Caldwell News-Chronicle. (Caldwell, Tex.), Vol. 23, No. 41, Ed. 1 Friday, March 6, 1903 Page: 2 of 8
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te tlM Caldwell
Om Y«f —
All advertising on first pife will be chargad 60 cents per
lash straight, with no "eduction for large ads.
Display ads one Insertion twenty cents per inch; two
insertions thirty-five cents per inch; one month sisty
••■to per inch.
Local rates seven and one-half cents per line first inser-
tion and five cents per line each subsequent insertion.
Leg's 1 notices of sll hinds #1.00 per hundred words first
insertion snd 50 cents per hundred words each subsequent
Obituaries, cards of thsnhs, and notices of entertain-
ments given for religions, educational or charitsble pur-
poses at half regular rates.
The Naws-CMROKiCLS desires a correspondent at every
i in the county, and in exchange will furnish the
ir, ststionery snd po*tsge free, will be pleased to cor-
ond with any one en the subject.
NOTICE TO M/MCMBCIISt SUBSCRIBERS ARB
LIABLB POR THE NEWS-CHRONICLE AS LUNG
AS IT IS TAKEN PROM THE OFFICE. IF YOU
DESIRE YOUR PAPER DISCONTINUED. SEND US
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TO STOP SAME.
rplophon* No 17.
Issued Every Frldsy morning
Caldwell, Texas, March 6, 1903.
no ose or us rs manage* or
* * * To the young man who think , the
•vil of the world seems lo cell for modera height
erraotry, end the orgaaixation of e Round Table
ia every hamlet. The wrongs thet flourish un-
der the eon, the corruption of politics, the social
evil, a colony from the Inferno planted upon thin
fair farm, the oarth, the industrial iniquities, the
laborers robbed of their hire, the Mammon wor-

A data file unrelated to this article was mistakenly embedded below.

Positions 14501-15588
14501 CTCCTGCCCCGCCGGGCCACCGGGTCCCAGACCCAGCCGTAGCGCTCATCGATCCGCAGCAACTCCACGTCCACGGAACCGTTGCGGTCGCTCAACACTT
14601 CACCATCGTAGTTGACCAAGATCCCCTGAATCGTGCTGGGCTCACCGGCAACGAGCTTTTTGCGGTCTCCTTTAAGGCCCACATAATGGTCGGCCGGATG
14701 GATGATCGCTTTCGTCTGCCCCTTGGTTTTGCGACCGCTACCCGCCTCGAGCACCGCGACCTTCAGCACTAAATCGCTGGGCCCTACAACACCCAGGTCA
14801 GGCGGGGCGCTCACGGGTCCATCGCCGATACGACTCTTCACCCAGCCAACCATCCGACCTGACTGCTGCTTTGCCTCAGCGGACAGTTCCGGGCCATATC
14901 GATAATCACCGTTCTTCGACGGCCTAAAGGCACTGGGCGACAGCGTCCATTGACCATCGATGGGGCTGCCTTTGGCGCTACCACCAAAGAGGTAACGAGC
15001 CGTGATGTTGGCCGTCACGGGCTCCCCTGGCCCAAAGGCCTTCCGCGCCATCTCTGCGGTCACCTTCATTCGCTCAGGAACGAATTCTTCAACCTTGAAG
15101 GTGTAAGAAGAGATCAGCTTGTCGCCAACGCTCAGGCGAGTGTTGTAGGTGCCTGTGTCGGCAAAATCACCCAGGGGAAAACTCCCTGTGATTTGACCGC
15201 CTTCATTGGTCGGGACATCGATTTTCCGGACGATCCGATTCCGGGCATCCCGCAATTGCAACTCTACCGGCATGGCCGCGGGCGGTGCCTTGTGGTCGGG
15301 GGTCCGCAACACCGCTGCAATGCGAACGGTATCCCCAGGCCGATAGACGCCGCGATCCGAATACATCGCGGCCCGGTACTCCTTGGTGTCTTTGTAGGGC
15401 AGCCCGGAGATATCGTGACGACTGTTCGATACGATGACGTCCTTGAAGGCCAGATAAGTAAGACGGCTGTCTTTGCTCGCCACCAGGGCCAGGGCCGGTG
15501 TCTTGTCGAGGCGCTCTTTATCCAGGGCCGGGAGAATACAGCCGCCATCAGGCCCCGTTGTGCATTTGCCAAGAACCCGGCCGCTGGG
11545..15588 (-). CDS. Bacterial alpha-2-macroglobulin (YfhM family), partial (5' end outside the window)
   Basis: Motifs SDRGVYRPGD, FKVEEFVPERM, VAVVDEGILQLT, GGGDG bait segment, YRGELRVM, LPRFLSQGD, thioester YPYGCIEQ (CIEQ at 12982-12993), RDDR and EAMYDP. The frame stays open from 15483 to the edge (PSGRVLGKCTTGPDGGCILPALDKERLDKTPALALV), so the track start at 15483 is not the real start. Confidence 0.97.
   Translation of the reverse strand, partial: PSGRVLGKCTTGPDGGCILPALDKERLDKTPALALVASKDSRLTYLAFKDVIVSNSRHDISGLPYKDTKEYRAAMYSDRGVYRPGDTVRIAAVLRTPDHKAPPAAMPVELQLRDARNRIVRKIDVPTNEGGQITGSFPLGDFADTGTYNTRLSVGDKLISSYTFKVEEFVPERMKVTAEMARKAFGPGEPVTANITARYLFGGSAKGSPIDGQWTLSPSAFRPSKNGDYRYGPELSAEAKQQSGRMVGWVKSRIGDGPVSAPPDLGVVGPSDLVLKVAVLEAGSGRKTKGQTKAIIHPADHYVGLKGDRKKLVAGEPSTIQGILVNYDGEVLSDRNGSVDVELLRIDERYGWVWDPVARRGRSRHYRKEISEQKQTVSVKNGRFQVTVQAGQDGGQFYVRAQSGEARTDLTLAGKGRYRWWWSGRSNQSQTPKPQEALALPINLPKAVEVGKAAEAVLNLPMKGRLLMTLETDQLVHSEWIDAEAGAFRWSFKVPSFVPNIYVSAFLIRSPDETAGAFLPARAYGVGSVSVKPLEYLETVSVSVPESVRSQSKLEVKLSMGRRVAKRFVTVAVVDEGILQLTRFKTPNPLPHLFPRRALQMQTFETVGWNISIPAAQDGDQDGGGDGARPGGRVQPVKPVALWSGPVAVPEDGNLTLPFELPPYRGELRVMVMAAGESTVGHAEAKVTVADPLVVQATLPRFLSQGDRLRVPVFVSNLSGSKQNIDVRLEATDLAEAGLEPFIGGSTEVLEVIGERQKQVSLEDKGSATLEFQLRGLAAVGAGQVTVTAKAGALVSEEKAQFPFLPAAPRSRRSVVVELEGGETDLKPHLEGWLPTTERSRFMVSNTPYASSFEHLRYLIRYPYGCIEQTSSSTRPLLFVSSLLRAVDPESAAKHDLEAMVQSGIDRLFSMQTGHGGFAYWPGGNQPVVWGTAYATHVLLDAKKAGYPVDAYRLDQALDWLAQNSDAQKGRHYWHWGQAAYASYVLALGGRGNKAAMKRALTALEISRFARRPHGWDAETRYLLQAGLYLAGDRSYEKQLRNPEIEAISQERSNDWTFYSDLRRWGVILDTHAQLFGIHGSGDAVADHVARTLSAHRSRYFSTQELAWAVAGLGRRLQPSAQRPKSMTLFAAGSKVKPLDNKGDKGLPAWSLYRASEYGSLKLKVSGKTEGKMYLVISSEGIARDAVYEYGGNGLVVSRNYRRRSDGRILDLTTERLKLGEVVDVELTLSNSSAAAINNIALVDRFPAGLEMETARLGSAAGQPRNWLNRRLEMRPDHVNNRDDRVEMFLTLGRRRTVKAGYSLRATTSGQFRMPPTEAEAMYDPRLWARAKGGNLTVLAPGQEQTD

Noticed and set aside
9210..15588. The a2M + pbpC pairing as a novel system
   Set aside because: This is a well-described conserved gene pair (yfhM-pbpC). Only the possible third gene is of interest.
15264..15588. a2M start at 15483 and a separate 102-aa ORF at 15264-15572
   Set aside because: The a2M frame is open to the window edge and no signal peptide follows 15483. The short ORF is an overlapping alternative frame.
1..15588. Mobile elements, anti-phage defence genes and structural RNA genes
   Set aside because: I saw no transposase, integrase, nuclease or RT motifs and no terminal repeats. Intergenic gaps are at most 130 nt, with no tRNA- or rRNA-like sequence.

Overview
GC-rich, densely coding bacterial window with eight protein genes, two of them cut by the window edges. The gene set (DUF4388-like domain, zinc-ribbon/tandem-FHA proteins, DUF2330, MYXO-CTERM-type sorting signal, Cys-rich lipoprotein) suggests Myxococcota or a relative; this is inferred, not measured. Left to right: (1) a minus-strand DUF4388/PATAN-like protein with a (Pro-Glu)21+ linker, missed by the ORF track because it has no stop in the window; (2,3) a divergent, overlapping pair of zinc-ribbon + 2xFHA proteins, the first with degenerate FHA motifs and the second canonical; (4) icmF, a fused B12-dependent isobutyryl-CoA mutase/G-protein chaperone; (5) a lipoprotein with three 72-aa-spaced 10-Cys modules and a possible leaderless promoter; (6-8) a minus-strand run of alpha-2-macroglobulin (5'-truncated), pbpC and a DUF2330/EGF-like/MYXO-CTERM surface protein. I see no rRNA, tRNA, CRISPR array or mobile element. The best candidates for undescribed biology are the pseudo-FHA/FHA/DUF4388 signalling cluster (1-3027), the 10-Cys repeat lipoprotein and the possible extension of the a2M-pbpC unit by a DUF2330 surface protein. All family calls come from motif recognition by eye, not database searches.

shipping of society, the preying potentates of
plutocracy, sin stalking in the city streets and in
the country lanes oppress the heart until many a
man vows to devote his life to reform.
But, as the young man grows older, be sees
that the burden of the world not imposed upon
his single shoulders. Reforming the world is a
task that the higher powers have in charge. It
is beyond the strength of the mortal whose life
is but a span and whose energy is limited even
in his few years. Kach man is required to do
his part and to do it well. We are not required
to achieve the impossible. The benediction,
"Well done, thou good and faithful servant," will
be pronounced upon those who have done the
best they could with what is intrusted to them.
The task of right living ia fulfilled when each
day's task is done. "Sufficient unto the day is
the evil thereof." Worry about our private af-
fairs is forbidden, as well as about the affairs of
the world at large. Work, not worry is the com*
mandment. Each man is but a player required
to play his part. No one of us is manager of the
As there are several cundidates for city mar
shal, there ought to be plenty of people to tell
vour troubles to without—No, this isn't a hint,
just a reminder.
The earneitt and mmIw, .ucccful effort.' T"K ««•" °' ,hc «'• in *
of a country editor to get out a good paper regu- '""""If ,h" °°J "" ,lh"r to ,uM ""
larly are about as little known and understood as
the name and political leanings of the next Dem-
ocratic nominee for the presidency.
Thk Houston papers have kicked so much
about the wet weather that this stuff has been
aichnamed "Houston weather" all over the state.
If they are going to claim it, we certainly wish
they would keep it at home.
The comiog chy election seems to be arousing
le interest already, the marshal's race, as
■al, being the main one. There are five candi*
dates out so far, and more to follow. The mu-
nificent salary must be the attraction.
We are again consoling ourselves with the
thought that the continued wet weather is killing
out the boll weevil in this section, the theory that
constant rain and cold weather destroys them
having not as yet been disproven. We hope so,
nnd if wet weather will kill them, they surely
ought to be scarce by this time.
Every business man in town is in favor of bav*
ing the main street macadamized before another
winter, but the question is, where is the money
coming from? Some one can become a public
benefactor by suggesting a way to meet this er8 that made grand stand play* last June, pray
lieve the temporary famine in wood lias been ap-
preciated by many of the citizcnn of Caldwell
during the past two week*. It should be appre-
ciated by the farmers who haul wood to town
also, as it enable* them to sell it in the long run,
as they will replace the wood for the Lowry peo-
ple. If it had not been for this wood it would
have been necessary to have shipped in wood
from outside point* at a higher price, and the